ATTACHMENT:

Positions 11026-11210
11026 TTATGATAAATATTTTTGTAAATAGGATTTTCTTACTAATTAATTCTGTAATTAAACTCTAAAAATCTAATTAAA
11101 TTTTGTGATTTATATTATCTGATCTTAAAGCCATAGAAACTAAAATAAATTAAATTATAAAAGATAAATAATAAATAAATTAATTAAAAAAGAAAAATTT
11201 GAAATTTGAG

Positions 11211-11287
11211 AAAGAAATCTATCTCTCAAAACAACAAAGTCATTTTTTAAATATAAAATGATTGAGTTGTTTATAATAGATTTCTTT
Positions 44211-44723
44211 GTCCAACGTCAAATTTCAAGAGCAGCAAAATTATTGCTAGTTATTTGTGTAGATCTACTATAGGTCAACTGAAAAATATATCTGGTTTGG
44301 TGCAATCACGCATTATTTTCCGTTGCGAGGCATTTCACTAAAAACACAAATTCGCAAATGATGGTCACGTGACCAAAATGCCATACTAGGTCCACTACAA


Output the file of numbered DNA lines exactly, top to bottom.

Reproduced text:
Positions 11026-11210
11026 TTATGATAAATATTTTTGTAAATAGGATTTTCTTACTAATTAATTCTGTAATTAAACTCTAAAAATCTAATTAAA
11101 TTTTGTGATTTATATTATCTGATCTTAAAGCCATAGAAACTAAAATAAATTAAATTATAAAAGATAAATAATAAATAAATTAATTAAAAAAGAAAAATTT
11201 GAAATTTGAG

Positions 11211-11287
11211 AAAGAAATCTATCTCTCAAAACAACAAAGTCATTTTTTAAATATAAAATGATTGAGTTGTTTATAATAGATTTCTTT
Positions 44211-44723
44211 GTCCAACGTCAAATTTCAAGAGCAGCAAAATTATTGCTAGTTATTTGTGTAGATCTACTATAGGTCAACTGAAAAATATATCTGGTTTGG
44301 TGCAATCACGCATTATTTTCCGTTGCGAGGCATTTCACTAAAAACACAAATTCGCAAATGATGGTCACGTGACCAAAATGCCATACTAGGTCCACTACAA